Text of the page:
LAKE GEORGE, N.Y. (NEWS10) – If you didn’t know better, you’d think it was the super bowl. From anywhere around the campus of Lake George Elementary School, you could hear the cheers and chants of a vicious battle.

From one side of the ring: “Get ’em, Kaylee!” From the other: “Come on, Luke!”

The fire over a fierce game of Gaga Ball kicked off a day of fun activities and constructive stories for students at Lake George Elementary School, which held its 2022 school Winter Olympic Games on Friday. The school holds the full-day event every year that the Winter Olympic Games are held, and this year was no exception.

The games are an opportunity for every class at the elementary school to come together and play, whether it’s the aforementioned Gaga Ball – where students enter a hexagonal ring and free-for-all over a ball with a certain set of rules – or sledding on the slick athletic field hill, which even this week’s warm weather couldn’t turn green just yet. It’s about playing together before a school break around President’s Day weekend, but it’s also about finding new ways to learn.

“We chose a sport, went to and got some facts,” described 5th-grade student Debra Conner. “We learned a lot of information from some different websites, and then for one night we had to watch a sport and do a ‘who, what, when, where, why.'”

Conners’ class, and others from across different grades, went on to choose athletes to make posters of. Each one hangs in the school gymnasium, complete with photos, names, and a list of sports that athlete has competed in. Each one also has a greeting – “Hello from Bejing 2022” – written in that athlete’s native language. The papercrafting, researching and writing were an effort across classrooms.

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  • lake george elementary school ol
  • lake george elementary school ol
  • lake george elementary school ol
  • lake george elementary school ol
  • lake george elementary school ol

“We started coloring in (the posters) on top. I think second grade finished it,” said Conner. “Second grade finished it, and we started making the medals,” agreed Izzy Hart, fellow 5th grader and Conner’s classmate.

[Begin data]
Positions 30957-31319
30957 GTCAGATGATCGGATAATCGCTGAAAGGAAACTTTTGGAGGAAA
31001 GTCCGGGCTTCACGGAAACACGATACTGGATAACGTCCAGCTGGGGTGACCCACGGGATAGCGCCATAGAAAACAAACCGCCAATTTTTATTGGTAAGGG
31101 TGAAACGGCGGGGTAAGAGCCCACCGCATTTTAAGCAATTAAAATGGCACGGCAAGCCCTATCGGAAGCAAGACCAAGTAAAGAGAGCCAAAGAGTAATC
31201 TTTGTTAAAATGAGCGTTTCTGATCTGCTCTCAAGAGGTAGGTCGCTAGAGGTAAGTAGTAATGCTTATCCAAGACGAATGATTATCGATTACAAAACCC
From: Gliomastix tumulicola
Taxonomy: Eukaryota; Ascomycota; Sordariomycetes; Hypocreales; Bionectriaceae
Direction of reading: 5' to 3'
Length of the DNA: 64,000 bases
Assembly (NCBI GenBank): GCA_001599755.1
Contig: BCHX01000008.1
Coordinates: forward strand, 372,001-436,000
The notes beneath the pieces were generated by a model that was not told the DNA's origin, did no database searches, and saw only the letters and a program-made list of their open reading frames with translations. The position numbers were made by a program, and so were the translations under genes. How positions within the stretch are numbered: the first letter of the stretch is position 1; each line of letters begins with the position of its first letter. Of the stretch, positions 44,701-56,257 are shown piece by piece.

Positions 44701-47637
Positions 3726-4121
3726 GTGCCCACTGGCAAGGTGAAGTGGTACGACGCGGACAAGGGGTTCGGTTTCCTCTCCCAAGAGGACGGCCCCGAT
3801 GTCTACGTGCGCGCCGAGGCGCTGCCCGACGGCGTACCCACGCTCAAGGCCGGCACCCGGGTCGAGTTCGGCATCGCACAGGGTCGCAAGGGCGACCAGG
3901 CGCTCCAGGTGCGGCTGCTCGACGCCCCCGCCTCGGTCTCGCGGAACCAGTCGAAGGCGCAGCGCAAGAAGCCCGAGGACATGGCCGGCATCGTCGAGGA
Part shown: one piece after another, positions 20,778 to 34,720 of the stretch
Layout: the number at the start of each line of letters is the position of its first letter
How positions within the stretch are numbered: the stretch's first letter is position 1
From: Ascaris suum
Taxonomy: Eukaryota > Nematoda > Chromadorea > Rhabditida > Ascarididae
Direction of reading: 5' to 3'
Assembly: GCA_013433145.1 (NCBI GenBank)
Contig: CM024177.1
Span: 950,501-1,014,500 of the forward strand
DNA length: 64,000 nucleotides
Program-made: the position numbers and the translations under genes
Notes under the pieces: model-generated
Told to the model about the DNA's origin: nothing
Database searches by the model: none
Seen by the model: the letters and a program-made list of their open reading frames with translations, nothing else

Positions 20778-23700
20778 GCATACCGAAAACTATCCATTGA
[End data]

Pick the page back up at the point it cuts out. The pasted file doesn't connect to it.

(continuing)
Conner agrees with the screaming majority of kids in the ring nearby – Gaga Ball is her favorite. Hart likes it too, but says the best thing about the day for her is seeing her friends in different grades, who she often gets to see on the playground, but not usually for an entire day like this. As for sport preferences, Hart is a swimmer, and Conner plays for the school softball team.

Over the course of Friday, Conner, Hart and their friends across grade lines enjoyed Gaga Ball, sledding, and broomball. Cross-country skiing had to be called off due to the week’s warm weather, which melted down enough snow to leave the rest – and even the school’s outdoor walkways – slick and icy.

The day of fun had another purpose, too. This year’s Lake George Winter Olympics carried a four-pronged theme: Mind, body, heart and spirit.

“The Olympics today celebrates wellness,” said elementary school Principal James Conway. “It was driven by our staff, and driven by students as well. You can see that in our opening ceremonies.”

Yes, you could. Band students drummed on plastic buckets, and trumpet players played in the ceremony on Friday morning behind the school. Two students ran with a handmade torch, and students from each grade announced their own contribution to the day’s festivities. Some were as simple as making crafts for the athlete posters, and others as detailed as creating a museum of Olympic athletes, explorable on iPads arranged around the school library.

An iPad sits on a table with many more for Lake George Elementary School’s museum of Olympic athletes. (Photo: Jay Petrequin)

The four-category mantra of mind, body, heart and spirit was reflected in a quartet of presentations. School social worker Ann Moellman and counselor Jennifer Dell’Olio gave a presentation on what it means to be mindful to others. Cornell Cooperative Extension led a talk on nutrition and the importance of getting enough sleep. School psychologist Sarah Dillman joined Warren-Washington Association for Mental Health and the Rutland County Boys and Girls Club to talk about emotional intelligence. As for the “spirit” part, students came from across town at Lake George Jr./Sr/ High School to talk about inner drive and following passions.

In the school gymnasium, near where the Olympic athlete posters hang, a group of students sat and listened to a presentation from Sweethearts and Heroes, a nationally-renowned group that gives talks on student empowerment and empathy and compassion. They heard about not judging by appearances, and not letting fear of being different stand in their way.

Of course, it doesn’t escape anyone that the school’s one-day Olympic games take place at the same time as the national games in Bejing. Many kids sledding down the hill or learning in the gym have been following the games themselves.

“I usually watch them all the time with my family members,” said Hart. “Especially bobsledding, because my mom and I went to where my dad works, somewhere in Lake Placid. Every winter he goes there for his job, so my mom and I go and do fun stuff up there.”

Hart and her mother saw the Olympic bobsled run at Mt. Van Hoevenberg in Lake Placid. From then on, she was hooked – just like the circle of students cheering and shouting as the next round of Gaga Ball echoed around outside the school. At Lake George, Friday’s Olympic games were another way to celebrate passion, for passion’s sake.